How Woodborough Bridge Club increased its membership
by By Jane Hall (Secretary to Woodborough Bridge Club)

Woodborough Bridge Club (WBC) was founded 30 years ago and right now is flourishing. With more than 70 members we have three “Teams of 8”, and two “Teams of 4” in the County Leagues. We take part in national Sim.Pairs events, and this year ran our first afternoon charity event. Some of our members play for county teams, others are relative beginners. We have members who teach, and members who attend classes. We have members who provide refreshments, and members who enjoy the food. We have the latest electronic equipment with a Dealing machine, Bridgemate2 score pads and software for analysis of hands and players’ performance. How did this come about? Certainly not by sitting back and hoping for the best.

In 2012 our membership was falling, and attendance on the decline. We were averaging 6/7 tables a night. It was obvious that something had to be done, and done quickly. We were fully aware that moving from a small, cosy club to one attracting a wider range of members carried risks and might even result in some members leaving. However, the option to do nothing would almost certainly lead to the end of the club. The committee therefore prepared a plan of action for the club AGM where it was enthusiastically discussed.

Following the very positive reaction at the AGM we have initiated several projects during the last four years:

Teaching: The need for the club to offer classes for all standards of players was considered to be vital. We were fortunate to have a member who had been independently teaching beginners and improvers and was willing to operate under the umbrella of WBC. We paid for a teacher from another club to deliver seminars for intermediate players. We started team practice sessions for our more advanced players. To help and encourage new members we introduced a system of mentoring; where a more experienced player supports a relative beginner. We have a specific lead role on the committee for teaching and development.

Outcome: the classes, which are open to members and non-members, have resulted in new members. Many players have improved their game. The less experienced feel supported and gain knowledge.

Publicity and Communication: We are in competition with several clubs within a 10 mile radius, including the City of Nottingham. We needed to make sure potential members could read about our club and what we have to offer. Now every month an article appears in six local publications. We have used posters in golf clubs, sports centres, libraries and even a bus shelter. We improved our website. Within the club we improved the regular communications with members to create a better feel of ‘club membership’.

Outcome: new members have joined in direct response to our publicity. Visitors have supported our special events and then joined. Demand for classes has increased. Members feel better informed.

Open Evening: We recognised that many potential members are wary of coming to a club for the first time. Who wouldn’t be? Although we read that Open Evenings were not successful in attracting new members this is not our experience.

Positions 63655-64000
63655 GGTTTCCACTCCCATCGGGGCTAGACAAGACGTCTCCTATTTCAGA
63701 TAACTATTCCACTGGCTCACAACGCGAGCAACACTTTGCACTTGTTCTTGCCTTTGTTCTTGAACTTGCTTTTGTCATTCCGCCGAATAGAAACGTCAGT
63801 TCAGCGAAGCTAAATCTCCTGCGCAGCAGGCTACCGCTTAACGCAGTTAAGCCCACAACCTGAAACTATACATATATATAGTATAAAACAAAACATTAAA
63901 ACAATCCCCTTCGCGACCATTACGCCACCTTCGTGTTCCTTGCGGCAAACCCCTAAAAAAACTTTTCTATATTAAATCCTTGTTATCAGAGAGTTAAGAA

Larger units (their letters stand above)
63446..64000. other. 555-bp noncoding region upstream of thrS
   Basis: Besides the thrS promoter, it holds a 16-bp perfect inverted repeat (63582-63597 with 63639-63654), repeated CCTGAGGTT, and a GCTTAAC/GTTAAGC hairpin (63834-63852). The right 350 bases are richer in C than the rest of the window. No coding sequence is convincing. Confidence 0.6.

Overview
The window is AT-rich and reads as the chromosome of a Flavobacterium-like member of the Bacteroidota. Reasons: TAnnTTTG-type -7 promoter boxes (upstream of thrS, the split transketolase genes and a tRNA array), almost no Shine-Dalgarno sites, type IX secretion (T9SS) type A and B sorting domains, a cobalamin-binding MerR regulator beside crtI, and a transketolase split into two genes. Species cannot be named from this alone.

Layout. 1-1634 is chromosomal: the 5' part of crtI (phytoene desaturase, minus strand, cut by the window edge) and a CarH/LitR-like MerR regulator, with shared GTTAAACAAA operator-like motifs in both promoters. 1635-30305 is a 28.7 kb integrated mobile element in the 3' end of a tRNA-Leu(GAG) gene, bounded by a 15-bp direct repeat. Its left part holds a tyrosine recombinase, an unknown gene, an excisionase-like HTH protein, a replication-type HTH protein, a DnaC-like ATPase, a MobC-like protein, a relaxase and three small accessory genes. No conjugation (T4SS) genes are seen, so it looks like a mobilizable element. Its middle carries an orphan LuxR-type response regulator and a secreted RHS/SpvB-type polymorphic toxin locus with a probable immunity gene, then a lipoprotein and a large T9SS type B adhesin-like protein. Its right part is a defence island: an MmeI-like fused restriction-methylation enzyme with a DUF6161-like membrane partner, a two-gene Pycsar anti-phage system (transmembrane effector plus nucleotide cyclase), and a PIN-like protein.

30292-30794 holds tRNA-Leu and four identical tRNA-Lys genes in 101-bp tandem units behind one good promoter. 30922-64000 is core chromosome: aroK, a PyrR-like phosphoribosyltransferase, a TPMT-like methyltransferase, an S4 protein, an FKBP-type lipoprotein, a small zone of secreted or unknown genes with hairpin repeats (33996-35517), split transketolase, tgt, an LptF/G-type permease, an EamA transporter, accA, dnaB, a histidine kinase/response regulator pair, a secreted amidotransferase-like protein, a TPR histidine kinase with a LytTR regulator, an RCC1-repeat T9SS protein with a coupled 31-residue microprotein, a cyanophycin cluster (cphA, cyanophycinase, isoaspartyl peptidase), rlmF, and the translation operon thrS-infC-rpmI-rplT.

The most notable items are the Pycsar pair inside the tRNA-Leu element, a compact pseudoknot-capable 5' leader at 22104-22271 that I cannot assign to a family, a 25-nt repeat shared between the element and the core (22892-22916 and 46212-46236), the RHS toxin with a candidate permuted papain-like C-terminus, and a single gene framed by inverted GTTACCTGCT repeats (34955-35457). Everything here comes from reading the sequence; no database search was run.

Outcome: our beginners’ class can come along for a relaxed and supported session, members can bring along their friends. Players new to the area, or wanting to play duplicate for the first time, have come along and subsequently joined.

Welcoming visitors and new members: All new members and visitors are given a “Welcome to Woodborough Bridge Club“ leaflet, and followed up with a call or email. We try to attach a host pair to visitors to make sure they are not left fending for themselves. We have a committee member who acts as the contact point for anyone looking for a partner in advance of the club night.

Outcome: we receive good feedback on how welcoming and friendly visitors found the club. They come again!

Investing in Technology: We were aware of the range of electronic equipment enjoyed by other clubs. We felt we had to keep up with the top clubs as players were increasingly expecting the latest equipment and the improved playing experience. We were fortunate in having a very experienced IT professional who was able to research the options available and provide advice. This helped the committee decide which of the many options would be best for WBC. We felt confident enough in the future of the club to raise money through interest free loans from members to enable immediate purchases.

Outcome: the record of hands and scores is a valuable teaching aid; members enjoy being able to scrutinize their results. No one spends time inputting scores and results are published on the website within half an hour of close of play. No one is any longer worried about playing North and scoring as the score pad works it out for them! Far fewer scoring mistakes are made.

Now and the future: When we bought the scoring equipment we decided on enough for 12 tables to be on the safe side. On the 4th Feb this year we had 14 tables with two tables on paper scoring! So things are going well.

The growth of WBC in a relatively short time has required changes in how we manage the club. The roles of director and scorer have been shared among more members, committee members have specific roles, and the club has become more tightly managed. We may now need to consolidate for a while but there are already items on the “wish list”. We would like to try a hosting system for single visitors if there is demand and we might even consider a second club night. Who knows? The main thing is that WBC did not fade away and is still successfully operating in a Nottinghamshire village.